READ about Piers Morgan's long career in journalism here.
As much of the United States' Eastern seaboard continue to weather the impact of Superstorm Sandy, this evening "Piers Morgan Tonight" welcomed Academy Award Winning Filmmaker Michael Moore for his patented blend of candid perspective and unique insight.
Joining host Piers Morgan for a live, face to face interview, the man behind such films as "Bowling for Columbine" and "Fahrenheit 9/11" sat in studio, sharing his opinion on everything from global warming and climate change, to the recent revelation of a second New York City hospital losing power and subsequently being forced to evacuate.
Tuesday's program shared the harrowing tale of a group of courageous nurses and doctors who bravely transported 64 patients – including brand new babies – from the NYU Langone Medical Center. One day later, Manhattan's Bellevue Hospital suffered a similar fate, as the National Guard was called in, before damage was deemed too extensive, and an evacuation ensued.
With Moore listening closely, Morgan spoke on the phone to Alan Aviles and begged for answers:
"Is it not your job, of New York City Health and Hospitals Corporation, to think the unthinkable? And isn't this just part of the unthinkable, in other words, a major attack through water?" he asked Aviles. "You're based near the water there, it can hardly be that unthinkable, that it has come in, and has affected your power system, to the extent that you have to evacuate hundreds of people. That is part of your job isn't it?"
"It's very easy, to make that judgement, from a ringside seat. But when you're in the arena and you do have to balance the risks involved in even doing something like an evacuation," explained Aviles. "This has never been experienced here before. We do have back-up systems that are quite robust. There are four emergency generators that are on the 13th floor. We still don't know exactly what occurred in terms of outages to many of the electrical circuits that go through a distribution panel, as well as what happened to the fuel pumps."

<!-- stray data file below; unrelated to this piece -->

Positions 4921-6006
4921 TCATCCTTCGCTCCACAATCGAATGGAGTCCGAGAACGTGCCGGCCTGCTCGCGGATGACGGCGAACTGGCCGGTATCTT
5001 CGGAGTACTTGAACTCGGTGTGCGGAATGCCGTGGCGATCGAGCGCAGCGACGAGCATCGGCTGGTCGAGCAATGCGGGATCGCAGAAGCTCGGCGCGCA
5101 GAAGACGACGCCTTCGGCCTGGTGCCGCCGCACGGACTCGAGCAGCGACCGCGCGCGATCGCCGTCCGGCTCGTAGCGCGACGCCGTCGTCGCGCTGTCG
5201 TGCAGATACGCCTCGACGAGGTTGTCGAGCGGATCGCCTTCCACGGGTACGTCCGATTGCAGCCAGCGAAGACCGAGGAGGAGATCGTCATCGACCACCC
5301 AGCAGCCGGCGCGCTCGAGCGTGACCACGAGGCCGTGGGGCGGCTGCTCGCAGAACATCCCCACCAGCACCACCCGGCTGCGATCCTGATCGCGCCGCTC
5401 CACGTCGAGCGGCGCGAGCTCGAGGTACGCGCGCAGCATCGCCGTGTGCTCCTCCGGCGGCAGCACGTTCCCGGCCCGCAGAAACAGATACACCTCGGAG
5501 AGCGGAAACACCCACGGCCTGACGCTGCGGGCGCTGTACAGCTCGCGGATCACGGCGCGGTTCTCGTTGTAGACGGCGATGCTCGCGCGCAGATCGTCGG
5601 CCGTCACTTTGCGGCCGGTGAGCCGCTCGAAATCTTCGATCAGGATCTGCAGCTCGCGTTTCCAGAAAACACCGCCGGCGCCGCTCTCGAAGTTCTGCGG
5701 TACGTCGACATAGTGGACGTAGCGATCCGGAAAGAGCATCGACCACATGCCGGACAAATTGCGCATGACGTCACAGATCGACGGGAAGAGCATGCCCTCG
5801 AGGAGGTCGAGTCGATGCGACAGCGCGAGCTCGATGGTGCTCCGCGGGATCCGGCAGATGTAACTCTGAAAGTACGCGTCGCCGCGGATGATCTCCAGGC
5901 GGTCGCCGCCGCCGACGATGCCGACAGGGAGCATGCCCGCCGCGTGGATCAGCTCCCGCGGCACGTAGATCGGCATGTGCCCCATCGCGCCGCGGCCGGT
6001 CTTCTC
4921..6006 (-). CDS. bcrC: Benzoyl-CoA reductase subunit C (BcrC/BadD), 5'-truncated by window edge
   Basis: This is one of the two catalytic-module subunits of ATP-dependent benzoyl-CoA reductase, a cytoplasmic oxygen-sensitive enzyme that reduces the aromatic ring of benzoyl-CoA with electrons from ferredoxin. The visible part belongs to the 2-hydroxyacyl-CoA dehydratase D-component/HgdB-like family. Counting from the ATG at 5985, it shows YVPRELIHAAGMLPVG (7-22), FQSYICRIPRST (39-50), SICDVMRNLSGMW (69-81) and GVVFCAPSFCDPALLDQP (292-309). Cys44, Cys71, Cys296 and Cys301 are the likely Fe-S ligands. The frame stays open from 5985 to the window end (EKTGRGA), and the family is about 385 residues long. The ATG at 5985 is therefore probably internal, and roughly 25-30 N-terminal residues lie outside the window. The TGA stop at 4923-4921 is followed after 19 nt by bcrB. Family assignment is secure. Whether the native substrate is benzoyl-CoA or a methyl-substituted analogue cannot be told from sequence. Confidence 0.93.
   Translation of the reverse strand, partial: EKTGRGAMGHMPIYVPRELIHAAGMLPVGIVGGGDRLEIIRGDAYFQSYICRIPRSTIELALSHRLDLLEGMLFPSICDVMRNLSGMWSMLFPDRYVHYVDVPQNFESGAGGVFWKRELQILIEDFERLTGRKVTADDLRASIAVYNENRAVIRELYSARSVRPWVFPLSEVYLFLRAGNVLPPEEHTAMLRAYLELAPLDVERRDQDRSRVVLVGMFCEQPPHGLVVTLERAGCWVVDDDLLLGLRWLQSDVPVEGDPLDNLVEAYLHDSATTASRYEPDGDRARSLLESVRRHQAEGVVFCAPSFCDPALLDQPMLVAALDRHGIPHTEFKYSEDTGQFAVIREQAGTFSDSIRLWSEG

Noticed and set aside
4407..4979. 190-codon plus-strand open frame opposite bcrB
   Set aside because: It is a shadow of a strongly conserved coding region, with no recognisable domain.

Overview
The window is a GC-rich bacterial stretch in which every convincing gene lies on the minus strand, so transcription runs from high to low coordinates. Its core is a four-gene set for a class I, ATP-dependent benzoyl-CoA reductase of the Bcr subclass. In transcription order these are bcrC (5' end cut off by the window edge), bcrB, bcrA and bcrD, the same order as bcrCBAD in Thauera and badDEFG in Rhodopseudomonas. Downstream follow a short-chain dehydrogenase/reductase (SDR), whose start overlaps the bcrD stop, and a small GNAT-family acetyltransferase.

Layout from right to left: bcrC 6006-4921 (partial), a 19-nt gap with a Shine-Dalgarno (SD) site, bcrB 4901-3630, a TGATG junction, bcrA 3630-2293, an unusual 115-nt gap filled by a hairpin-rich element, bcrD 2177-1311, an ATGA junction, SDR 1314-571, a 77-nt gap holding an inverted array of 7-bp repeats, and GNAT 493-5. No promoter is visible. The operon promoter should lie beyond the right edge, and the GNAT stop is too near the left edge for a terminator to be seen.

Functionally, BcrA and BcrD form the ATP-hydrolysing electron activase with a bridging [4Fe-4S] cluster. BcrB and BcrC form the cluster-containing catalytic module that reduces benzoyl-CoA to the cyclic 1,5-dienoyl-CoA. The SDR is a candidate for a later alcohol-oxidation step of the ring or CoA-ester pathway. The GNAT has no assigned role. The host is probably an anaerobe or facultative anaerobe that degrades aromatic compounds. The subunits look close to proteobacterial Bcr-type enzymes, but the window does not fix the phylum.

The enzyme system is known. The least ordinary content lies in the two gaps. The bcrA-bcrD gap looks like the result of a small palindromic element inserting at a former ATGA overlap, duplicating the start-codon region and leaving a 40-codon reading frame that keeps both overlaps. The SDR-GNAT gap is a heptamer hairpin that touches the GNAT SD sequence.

A regular guest of the program, Moore, having listened to Aviles, jumped in and came to the defense of the hospitals:
"The infrastructure is set up, the reason why those generators, and the oil and everything, is in the basement, to keep it going, is because New York does have a history of black-outs, but the black-out doesn't actually come into the hospital, from the river. It happens to the ConEd system and those generators were put there so that the hospitals – when we have the black-outs or brown-outs – the hospitals keep going here, and they have," said the Michigan-native with a home on Manhattan's West Side. "No one has experienced this, as he [Aviles] said, before, but what I want to point out, is that when you say it's unprecedented. It may be unprecedented ... but this is going to set the precedent. Because this is what we are going to see."
Watch the clip, and listen to the interview, as Moore, Aviles and Morgan engage in spirited debate as to what went wrong at New York City's hospitals, and what precautions should be taken to avoid a repeat scenario.